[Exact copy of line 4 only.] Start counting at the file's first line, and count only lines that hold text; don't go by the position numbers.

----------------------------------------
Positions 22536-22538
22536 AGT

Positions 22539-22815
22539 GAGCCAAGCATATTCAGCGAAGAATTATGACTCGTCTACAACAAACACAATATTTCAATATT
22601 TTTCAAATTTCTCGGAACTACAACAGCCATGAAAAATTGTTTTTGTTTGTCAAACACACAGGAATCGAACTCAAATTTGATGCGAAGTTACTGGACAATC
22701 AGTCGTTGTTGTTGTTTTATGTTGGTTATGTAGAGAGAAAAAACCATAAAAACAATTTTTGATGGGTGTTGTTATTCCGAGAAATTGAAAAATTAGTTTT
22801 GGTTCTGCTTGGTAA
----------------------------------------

22539 GAGCCAAGCATATTCAGCGAAGAATTATGACTCGTCTACAACAAACACAATATTTCAATATT